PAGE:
The Federal Reserve has decided to keep interest rates at current levels while reducing the number of future increases, in light of economic uncertainty across the globe. In December, the central bank of the United States had forecasted four rate hikes in 2016. However, new estimates released on March 16 brought that number down to two, while officials shrank expectations for economic growth and inflation.
The Federal Open Market Committee (FOMC), which decides interest rate levels, now also expects just two hikes in 2017, according to the most recent Summary of Economic Projections.
“Proceeding cautiously will allow us to verify that the labor market is continuing to strengthen given the economic risk from abroad,” said Janet Yellen, Chair of the Federal Reserve, at a press conference after the announcement.
In December, officials had expected the upper level of the interest rate target to climb to 1.4% by the end of 2016. However, new projections point to a .9% funds rate this year, and a 1.9% level by the end of 2017, both of which reflect cuts of half a percentage point. The current interest rate target is .25% to 0.5%.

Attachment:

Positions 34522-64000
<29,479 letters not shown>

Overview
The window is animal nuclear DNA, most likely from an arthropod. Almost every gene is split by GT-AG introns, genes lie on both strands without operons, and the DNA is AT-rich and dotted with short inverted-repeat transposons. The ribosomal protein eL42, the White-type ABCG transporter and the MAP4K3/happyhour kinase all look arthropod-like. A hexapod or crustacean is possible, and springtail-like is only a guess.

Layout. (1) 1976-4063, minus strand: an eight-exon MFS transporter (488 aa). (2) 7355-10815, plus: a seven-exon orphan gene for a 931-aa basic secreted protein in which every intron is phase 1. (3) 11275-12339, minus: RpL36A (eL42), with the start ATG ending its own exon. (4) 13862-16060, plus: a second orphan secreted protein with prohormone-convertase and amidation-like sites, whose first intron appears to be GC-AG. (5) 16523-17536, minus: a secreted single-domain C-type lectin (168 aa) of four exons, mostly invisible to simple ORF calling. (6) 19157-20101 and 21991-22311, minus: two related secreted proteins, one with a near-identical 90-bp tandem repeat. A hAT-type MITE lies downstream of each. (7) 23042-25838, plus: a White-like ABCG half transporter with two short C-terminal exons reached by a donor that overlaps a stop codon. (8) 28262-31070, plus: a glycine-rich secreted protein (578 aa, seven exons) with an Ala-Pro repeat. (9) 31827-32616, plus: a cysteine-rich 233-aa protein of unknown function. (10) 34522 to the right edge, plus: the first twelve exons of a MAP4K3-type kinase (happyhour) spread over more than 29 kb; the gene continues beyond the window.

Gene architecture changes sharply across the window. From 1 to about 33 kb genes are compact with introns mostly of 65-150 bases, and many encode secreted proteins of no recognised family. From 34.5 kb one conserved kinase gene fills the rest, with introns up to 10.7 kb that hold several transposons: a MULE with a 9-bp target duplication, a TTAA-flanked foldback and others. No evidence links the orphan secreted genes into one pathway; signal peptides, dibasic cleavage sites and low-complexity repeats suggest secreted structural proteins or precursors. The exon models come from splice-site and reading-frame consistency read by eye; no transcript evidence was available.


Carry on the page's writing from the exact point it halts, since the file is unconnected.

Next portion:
Additionally, the Fed reduced its GDP growth outlook for 2016 from 2.4% to 2.2%, and from 2.2% to 2.1% for 2017, indicating lukewarm expectations for economic growth. The central bank noted that the labor market is strengthening, but it is still looking for inflation to reach its 2% target, which is currently threatened by volatility in world financial markets.
However, FOMC officials are confident that labor market improvement will impel growth and bring inflation back to its 2% target, and they say they expect the U.S. economy to continue to “expand at a moderate pace.”
Among the factors affecting economic growth are low oil prices, uncertainty in China and unstable European economies. Furthermore, experts say it will be difficult for inflation to reach 2% while European and Japanese central banks continue to implement negative interest rate policies.
The decision on March 16 to maintain low interest rates was approved 9-1 by the FOMC. In a statement on the final decision, the committee referred to “global and financial developments (that) continue to pose risks.” This is in contrast with the December statement, which said the committee was only “closely monitoring” those conditions.
“Household spending has been increasing at a moderate rate, and the housing sector has improved further,” the FOMC said in an official statement after the announcement. “However, business fixed investment and net exports have been soft.”